Think of the tree you just purchased as a lifetime investment. How well your tree and investment grows depends on the type of tree and location you select for planting, the care you provide when the tree is planted, and follow-up care the tree receives after planting.
Planting the Tree
In tropical and subtropical climates where trees grow year round, any time is a good time to plant a tree, provided that sufficient water is available. Proper handling during planting is essential to ensure a healthy future for new trees and shrubs.
Containerized trees may also experience Transplant Shock, particularly if they have girdling roots that must be cut. Transplant shock is indicated by slow growth and reduced vigour following transplanting.
Proper site preparation before and during planting, coupled with good follow-up care, reduces the amount of time the plant experiences transplant shock and allows the tree to quickly establish in its new location.
Carefully follow nine simple steps, and you can significantly reduce the stress placed on the plant at the time of planting. Remember to check the location of underground utilities before digging any planting holes.
9 Steps to planting a Tree
1. Dig a shallow, broad planting hole.
Make the hole wide, as much as three times the diameter of the root ball but only as deep as the root ball.
It is important to make the hole wide because the roots on the newly establishing tree must push through surrounding soil in order to establish.
On most planting sites in new developments, the existing soils have been compacted and are unsuitable for healthy root growth. Breaking up the soil in a large area around the tree provides the newly emerging roots room to expand into loose soil to hasten establishment.
2. Identify the Trunk Flare.
The trunk flare is where the roots spread at the base of the tree. This point should be partially visible after the tree has been planted. If the trunk flare is not partially visible, you may have to remove some soil from the top of the root ball. Find the trunk flare so you can determine how deep the hole needs to be for proper planting.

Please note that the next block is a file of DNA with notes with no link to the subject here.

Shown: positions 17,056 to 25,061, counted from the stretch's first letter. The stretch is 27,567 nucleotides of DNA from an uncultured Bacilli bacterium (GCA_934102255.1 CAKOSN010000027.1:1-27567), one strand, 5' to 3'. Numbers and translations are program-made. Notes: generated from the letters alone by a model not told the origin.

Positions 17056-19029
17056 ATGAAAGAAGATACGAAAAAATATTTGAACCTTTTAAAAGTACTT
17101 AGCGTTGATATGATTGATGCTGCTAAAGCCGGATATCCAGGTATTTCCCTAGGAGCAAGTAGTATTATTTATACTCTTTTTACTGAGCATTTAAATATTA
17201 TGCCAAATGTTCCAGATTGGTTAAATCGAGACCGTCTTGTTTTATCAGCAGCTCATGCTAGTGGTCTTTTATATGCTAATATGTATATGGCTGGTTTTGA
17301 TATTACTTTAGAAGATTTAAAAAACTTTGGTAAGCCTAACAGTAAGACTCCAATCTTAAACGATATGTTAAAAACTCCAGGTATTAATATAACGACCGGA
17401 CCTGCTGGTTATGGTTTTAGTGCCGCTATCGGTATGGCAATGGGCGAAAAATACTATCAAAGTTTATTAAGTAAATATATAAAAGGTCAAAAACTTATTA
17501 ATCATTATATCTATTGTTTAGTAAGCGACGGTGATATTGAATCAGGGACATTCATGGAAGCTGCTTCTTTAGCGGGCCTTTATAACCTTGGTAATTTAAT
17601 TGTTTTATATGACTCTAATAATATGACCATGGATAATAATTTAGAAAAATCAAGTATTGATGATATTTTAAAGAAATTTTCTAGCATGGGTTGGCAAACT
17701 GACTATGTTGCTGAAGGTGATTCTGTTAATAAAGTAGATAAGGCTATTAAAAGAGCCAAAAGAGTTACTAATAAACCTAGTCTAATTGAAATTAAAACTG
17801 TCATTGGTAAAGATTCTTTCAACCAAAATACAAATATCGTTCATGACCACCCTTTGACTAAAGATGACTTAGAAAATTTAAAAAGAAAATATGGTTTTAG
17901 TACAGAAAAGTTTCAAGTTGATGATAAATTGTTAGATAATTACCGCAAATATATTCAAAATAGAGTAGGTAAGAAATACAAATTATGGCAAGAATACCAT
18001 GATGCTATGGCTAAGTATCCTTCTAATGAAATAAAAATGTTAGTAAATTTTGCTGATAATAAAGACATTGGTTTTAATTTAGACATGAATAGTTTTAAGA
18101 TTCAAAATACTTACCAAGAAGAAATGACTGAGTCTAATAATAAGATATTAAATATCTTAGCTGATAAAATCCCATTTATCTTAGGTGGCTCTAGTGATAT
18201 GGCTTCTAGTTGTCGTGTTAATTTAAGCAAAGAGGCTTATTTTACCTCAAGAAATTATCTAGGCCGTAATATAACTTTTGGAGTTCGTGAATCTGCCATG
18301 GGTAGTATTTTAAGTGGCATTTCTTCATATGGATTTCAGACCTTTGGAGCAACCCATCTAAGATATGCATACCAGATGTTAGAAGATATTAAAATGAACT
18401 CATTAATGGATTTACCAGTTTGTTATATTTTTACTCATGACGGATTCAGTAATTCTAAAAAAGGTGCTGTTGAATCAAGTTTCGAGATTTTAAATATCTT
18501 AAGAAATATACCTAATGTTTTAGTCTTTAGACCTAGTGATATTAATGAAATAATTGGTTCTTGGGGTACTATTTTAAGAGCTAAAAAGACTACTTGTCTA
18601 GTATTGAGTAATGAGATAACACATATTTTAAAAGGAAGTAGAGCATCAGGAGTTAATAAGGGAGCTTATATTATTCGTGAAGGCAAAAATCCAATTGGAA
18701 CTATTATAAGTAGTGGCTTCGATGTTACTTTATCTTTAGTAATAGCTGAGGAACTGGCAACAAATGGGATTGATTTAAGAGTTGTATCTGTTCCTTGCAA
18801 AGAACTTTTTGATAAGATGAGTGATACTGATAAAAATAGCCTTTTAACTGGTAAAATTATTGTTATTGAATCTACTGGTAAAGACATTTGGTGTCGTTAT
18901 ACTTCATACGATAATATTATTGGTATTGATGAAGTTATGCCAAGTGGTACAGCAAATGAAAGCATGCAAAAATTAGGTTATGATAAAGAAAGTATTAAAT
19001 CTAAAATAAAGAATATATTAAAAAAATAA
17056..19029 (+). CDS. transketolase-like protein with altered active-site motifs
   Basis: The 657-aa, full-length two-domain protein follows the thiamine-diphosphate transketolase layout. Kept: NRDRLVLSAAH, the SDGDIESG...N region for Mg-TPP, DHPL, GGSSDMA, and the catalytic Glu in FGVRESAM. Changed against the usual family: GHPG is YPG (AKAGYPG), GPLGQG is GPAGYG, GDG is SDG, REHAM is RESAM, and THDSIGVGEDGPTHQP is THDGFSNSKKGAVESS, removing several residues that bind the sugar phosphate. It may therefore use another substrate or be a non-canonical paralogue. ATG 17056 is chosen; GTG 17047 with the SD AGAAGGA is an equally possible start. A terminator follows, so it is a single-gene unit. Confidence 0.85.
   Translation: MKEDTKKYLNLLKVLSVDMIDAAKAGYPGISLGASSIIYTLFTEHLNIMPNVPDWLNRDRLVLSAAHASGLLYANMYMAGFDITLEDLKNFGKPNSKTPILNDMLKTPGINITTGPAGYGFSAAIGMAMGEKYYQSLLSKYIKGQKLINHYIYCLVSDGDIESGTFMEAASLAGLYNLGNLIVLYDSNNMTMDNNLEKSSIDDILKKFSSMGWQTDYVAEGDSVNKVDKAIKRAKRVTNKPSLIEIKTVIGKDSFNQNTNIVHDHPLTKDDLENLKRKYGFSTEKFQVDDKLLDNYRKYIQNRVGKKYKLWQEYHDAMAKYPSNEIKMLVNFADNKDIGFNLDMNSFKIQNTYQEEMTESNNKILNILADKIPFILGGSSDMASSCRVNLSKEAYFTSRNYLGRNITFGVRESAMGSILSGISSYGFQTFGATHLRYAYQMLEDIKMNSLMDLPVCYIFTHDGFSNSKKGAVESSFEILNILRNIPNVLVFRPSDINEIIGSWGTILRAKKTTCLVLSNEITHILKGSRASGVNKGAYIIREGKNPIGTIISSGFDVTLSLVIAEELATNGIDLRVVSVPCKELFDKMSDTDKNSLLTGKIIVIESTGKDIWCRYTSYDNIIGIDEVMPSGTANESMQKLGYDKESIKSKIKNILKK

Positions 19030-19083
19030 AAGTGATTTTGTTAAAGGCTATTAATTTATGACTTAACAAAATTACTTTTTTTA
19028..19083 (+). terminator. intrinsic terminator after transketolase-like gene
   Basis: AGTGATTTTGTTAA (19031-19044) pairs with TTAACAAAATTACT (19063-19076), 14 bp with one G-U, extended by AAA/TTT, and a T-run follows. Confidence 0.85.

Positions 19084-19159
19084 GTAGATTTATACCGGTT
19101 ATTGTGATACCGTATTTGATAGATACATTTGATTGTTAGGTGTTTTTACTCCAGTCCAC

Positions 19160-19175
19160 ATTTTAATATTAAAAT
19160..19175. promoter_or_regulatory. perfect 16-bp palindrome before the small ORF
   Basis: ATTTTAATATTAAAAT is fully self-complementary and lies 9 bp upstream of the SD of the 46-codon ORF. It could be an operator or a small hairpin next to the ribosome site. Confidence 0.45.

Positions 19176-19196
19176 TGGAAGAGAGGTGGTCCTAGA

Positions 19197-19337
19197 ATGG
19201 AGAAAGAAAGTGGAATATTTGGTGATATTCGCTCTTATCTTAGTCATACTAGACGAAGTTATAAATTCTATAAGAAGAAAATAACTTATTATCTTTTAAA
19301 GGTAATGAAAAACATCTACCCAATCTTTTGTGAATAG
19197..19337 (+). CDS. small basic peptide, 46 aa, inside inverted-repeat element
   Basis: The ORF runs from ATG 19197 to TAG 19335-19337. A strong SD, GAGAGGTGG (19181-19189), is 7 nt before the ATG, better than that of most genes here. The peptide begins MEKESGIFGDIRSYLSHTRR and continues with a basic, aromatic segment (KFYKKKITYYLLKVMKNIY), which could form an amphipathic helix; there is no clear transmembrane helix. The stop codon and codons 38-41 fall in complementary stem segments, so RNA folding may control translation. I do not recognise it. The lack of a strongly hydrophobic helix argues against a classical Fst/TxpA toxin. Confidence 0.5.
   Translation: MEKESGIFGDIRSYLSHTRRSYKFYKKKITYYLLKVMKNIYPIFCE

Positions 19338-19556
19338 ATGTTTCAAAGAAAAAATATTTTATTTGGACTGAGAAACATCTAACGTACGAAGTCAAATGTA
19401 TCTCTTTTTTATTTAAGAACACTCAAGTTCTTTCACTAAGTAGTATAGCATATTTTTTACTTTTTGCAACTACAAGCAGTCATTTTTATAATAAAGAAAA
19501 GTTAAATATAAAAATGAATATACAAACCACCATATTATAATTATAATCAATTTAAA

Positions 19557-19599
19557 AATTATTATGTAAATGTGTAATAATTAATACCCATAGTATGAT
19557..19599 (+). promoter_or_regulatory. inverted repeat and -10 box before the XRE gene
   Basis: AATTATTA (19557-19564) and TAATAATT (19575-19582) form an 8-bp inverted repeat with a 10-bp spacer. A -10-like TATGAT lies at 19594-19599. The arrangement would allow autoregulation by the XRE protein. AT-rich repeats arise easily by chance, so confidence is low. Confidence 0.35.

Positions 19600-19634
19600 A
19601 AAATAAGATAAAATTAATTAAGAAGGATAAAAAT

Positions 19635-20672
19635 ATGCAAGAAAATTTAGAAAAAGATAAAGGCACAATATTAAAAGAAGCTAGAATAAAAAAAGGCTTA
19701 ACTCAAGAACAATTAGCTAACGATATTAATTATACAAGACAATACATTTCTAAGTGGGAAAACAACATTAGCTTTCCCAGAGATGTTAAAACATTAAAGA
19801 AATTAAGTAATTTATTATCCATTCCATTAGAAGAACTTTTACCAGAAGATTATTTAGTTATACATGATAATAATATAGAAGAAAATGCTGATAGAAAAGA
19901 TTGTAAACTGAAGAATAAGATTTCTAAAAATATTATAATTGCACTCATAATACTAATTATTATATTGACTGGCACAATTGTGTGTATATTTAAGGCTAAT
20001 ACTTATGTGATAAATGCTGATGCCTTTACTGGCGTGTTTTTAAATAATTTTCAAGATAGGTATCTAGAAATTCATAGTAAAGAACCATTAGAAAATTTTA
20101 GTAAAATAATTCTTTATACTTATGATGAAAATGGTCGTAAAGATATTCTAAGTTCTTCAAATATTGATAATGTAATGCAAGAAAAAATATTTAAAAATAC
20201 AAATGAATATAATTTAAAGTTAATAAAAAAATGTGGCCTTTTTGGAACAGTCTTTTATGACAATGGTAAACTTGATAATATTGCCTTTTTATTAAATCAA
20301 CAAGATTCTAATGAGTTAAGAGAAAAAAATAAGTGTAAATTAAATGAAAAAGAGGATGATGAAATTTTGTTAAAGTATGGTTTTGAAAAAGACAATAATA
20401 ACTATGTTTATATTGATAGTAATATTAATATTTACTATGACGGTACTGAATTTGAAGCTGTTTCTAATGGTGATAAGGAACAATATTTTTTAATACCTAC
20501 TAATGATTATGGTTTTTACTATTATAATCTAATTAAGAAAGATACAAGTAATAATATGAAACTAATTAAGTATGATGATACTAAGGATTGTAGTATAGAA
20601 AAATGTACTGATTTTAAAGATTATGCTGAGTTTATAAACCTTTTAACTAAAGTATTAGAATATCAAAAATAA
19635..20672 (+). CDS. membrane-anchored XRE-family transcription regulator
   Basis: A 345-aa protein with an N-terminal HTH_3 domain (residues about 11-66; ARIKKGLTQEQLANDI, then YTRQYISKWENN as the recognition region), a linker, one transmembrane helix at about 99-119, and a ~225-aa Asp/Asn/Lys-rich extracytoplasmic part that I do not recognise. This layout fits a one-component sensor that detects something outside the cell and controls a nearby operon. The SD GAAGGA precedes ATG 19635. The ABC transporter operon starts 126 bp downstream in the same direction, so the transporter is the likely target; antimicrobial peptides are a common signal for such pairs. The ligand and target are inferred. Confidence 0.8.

3. Remove tree container for Containerized Trees.
Carefully cutting down the sides of the container may make this easier. Inspect the root ball for circling roots and cut or remove them. Expose the trunk flare, if necessary. Never leave the plant in its plastic container in the ground.
4. Place the tree at the proper height.
Before placing the tree in the hole, check to see that the hole has been dug to the proper depth (see step 2) and no more. The majority of the roots of the newly planted tree will develop in the top 30cm of soil. If the tree is planted too deeply, new roots will have difficulty developing because of a lack of oxygen.
It is better to plant the tree a little high, 50-75mm above the base of the trunk flare, than to plant it at or below the original growing level. This planting level will allow for some settling (see diagram below).
To avoid damage when setting the tree in the hole, always lift the tree by the root ball and never by the trunk.
5. Straighten the tree in the hole.
Before you begin backfilling, have someone view the tree from several directions to confirm that the tree is straight. Once you begin backfilling, it is difficult to reposition the tree.
6. Fill the hole gently but firmly.